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That's the problem, both code and infrastructure changed a lot in a short time span. –  Phil Jan 7 '10 at 3:45
    
What was the most recent change? Start there and work your way back, one change at a time. –  joeqwerty Jan 7 '10 at 3:54
    
Also, I realize you're looking for information on various troubleshooting tools, but troubleshooting is as much about using a particular process as it is about using a particular tool. Trace your changes from the most current change and work back from there. If you can identify what introduced the problem you can then diagnose it and determine what course of action to take to correct it. –  joeqwerty Jan 7 '10 at 4:13

Compare Problem Stat to a Known Good State and look for the discrepancies.

A Known Good State can be an actual documented state. It can also be based on a standard of expected behavior, such as known expected behavior of networking protocols or such as rules of thumb about appropriate average CPU usage.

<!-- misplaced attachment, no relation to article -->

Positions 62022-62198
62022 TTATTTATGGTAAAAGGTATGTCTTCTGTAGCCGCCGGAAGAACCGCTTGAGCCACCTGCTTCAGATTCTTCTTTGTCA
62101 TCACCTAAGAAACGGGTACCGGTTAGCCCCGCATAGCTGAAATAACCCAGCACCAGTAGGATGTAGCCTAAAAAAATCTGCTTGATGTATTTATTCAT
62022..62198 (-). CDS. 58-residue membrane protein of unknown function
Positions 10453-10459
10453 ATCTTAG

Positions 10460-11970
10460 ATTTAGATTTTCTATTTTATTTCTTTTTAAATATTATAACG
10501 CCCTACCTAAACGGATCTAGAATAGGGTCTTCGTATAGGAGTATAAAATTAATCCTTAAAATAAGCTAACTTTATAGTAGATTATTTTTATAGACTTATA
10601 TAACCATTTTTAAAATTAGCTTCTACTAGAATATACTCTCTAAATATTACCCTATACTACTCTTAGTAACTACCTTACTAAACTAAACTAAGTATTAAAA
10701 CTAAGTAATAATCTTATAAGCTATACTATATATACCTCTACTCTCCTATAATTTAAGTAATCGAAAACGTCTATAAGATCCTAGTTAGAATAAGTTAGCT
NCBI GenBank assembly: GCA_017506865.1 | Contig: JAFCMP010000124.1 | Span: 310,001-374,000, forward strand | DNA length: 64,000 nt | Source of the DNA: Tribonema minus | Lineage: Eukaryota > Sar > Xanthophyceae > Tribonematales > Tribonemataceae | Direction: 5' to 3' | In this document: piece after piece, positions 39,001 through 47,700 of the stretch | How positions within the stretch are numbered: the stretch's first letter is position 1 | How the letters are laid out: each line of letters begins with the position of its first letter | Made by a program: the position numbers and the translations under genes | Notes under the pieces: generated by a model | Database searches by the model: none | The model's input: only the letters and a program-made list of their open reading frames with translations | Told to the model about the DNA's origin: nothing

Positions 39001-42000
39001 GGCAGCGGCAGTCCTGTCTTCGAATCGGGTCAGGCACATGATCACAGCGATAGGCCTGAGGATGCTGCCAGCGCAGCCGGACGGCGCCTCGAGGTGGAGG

Examples:

Using Wireshark or other network sniffer tool, you repeatedly see duplicate packets. Now you can delve in to try an figure out why you are seeing the same IP packet on the wire. Perhaps you have a "local router" scenario, or perhaps something is fragmenting IP packets.

Average CPU usage is at 90%. If the average is 90%, then the server is likely maxing out CPU frequently, causing everything to back up.

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At the recommendation of John T, I have been enjoying using dstat with gnuplot.